5 Ingredients For A Russian New Year Card Posted by on Dec 31, 2015 in Traditions


New Year is approaching quickly, and, as you remember, this is arguably the most important celebration in Russia. Do you need to brush up your New Year vocabulary? Check out our previous posts on this subject.

A big part of the New Year tradition is wishing your loved ones a happy new year — in person, in a postcard, letter, or over email. You probably also know that an Anglo-American-style card where you only write their name, write one “canned” wish, and sign your name won’t earn you any points with Russians. They will expect a customized, personal message, so let’s stock up on some Russian holiday wishes.

1. Exclamations

First, do you know how to open a holiday card? The salutation is followed by an exclamation point. Using a comma, full stop, or semicolon makes the opening sound chilly and impersonal. Some examples are:

Ле́ночка! (pet name for Yelena)

Дороги́е ма́ма и па́па! (Dear mom and dad)

2. Genitive Nouns

A good way to start your card is to say “Поздравля́ю тебя́ (or Вас /formal/) с Но́вым го́дом” (“I wish you a happy New Year,” literally, “I congratulate you on the new year”). This is usually followed with “Жела́ю (optional: тебе́/вам)…” + noun. If you are writing your greetings from multiple people, you can say “жела́ем” (we wish you) instead.

The noun that follows is normally in the genitive form. Since most of the things we wish for are abstract, we use what’s called genitive partitive instead of the accusative case. Here is what you can say after жела́ю:

  • сча́стья — happiness
  • (кре́пкого) здоро́вья — health
  • ра́дости — joy
  • тво́рческих успе́хов — literally, creative successes
  • любви́ – love
  • всего́ са́мого наилу́чшего — all the best
  • исполне́ния жела́ний — for your dreams to come true
  • интере́сных знако́мств — to meet interesting people
  • ве́рных друзе́й — loyal friends
  • долголе́тия — longevity
  • бога́тства — wealth (this may come off as unsubtle)
  • благополу́чия — well-being

You could even omit the verb — the genitive form of the noun will indicate that it’s a wish.

3. Что́бы

Желаю can also be followed by a dependent clause introduced by чтобы (literally, “so that”). The verb will look like it is a past form. This is, in fact, the subjunctive voice — one of the few easy aspects of Russian grammar. Here are some examples to illustrate this construction:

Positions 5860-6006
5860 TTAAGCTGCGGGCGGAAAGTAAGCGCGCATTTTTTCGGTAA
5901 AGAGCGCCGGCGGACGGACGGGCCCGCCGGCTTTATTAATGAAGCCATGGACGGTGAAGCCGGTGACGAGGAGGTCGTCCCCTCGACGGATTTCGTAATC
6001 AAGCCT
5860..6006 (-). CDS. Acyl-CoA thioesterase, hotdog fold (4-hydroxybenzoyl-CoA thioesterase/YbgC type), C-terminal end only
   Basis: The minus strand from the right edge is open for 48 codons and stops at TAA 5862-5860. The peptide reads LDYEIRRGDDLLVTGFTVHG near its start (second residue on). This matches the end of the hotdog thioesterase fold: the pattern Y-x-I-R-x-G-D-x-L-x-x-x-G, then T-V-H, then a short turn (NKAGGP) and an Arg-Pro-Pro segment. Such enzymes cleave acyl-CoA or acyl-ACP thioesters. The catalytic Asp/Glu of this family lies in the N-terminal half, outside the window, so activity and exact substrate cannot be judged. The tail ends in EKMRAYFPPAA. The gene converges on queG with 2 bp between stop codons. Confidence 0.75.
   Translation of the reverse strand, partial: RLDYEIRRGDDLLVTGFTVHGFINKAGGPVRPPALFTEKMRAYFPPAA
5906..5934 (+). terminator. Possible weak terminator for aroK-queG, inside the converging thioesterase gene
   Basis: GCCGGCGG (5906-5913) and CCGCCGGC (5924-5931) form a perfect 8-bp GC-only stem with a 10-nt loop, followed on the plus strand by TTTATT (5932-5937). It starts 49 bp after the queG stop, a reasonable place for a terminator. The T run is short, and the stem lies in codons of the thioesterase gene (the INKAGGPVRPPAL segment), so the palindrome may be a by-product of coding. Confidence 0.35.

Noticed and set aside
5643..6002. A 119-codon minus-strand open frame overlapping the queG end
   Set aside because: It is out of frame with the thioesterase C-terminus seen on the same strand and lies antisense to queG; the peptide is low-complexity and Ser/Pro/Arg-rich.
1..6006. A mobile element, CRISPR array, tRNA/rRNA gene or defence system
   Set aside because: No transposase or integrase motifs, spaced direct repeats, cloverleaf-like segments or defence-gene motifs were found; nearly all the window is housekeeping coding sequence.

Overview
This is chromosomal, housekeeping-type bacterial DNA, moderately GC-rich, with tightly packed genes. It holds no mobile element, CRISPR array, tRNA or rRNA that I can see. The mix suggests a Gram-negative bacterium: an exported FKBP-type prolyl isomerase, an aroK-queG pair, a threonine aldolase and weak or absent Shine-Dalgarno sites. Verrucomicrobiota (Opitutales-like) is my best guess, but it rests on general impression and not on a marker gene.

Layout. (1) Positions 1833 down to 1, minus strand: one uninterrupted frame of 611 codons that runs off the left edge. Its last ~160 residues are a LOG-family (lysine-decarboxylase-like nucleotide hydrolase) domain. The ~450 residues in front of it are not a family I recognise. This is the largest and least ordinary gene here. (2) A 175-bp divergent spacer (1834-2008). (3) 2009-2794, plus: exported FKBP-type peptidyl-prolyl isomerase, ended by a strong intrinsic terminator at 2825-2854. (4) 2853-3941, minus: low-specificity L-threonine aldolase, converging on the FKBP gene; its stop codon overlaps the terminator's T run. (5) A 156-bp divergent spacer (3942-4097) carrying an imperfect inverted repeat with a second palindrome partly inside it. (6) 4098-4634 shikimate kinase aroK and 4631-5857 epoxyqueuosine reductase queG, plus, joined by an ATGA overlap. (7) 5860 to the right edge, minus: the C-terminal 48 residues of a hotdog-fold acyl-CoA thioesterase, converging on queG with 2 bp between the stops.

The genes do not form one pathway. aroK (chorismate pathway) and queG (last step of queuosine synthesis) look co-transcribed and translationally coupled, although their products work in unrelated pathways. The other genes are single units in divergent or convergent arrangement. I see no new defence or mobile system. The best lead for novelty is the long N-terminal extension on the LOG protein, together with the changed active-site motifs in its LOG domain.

Жела́ю, что́бы все твои́ мечты́ сбыли́сь! (I wish all your dreams to come true.)

Жела́ю, что́бы у тебя́ всё получа́лось! (I wish you success in everything.)

4. Infinitive

If the recipient of the card is the subject of the subordinate clause, we can do away with the clause altogether and replace it with an infinitive construction.

Жела́ю, чтобы ты успе́шно сдала́ экза́мены = Жела́ю тебе́ успе́шно сда́ть экза́мены (I hope you pass your exams).

5. Пусть

Пусть introduces a subjunctive sentence meaning “Let there be something,” “May something happen.” In this sense, пусть is followed by a verb in the future tense. Here are some expressive examples from the Russian National Corpus:

Пусть уда́ча всегда́ сопровожда́ет тебя́ по жи́зни, а улы́бка озаря́ет твое́ лицо́! (Let luck always accompany you in your life and a smile light up your face.) [Поздравление (2005)]

Пусть тебя́ окружа́ют то́лько ве́рные и пре́данные друзья́. (May you be surrounded only by the most faithful and loyal friends.) [Письмо девушки подруге (2003)]

Пусть э́тот год бу́дет таким же стра́нным и замеча́тельным, пусть случа́ется то́лько хоро́шее, а плохо́е забу́дется! (Let this year be as strange and wonderful; let only good things happen, and bad things, be forgotten.) [Письмо студентки подруге (1994)]

2015 has been a great year for this blog. Thank you all for reading and commenting, and we’ll see you in 2016! С наступающим!

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About the Author: Maria

Maria is a Russian-born translator from Western New York. She is excited to share her fascination with all things Russian on this blog. Maria's professional updates are available in English on her website and Twitter and in Russian on Telegram.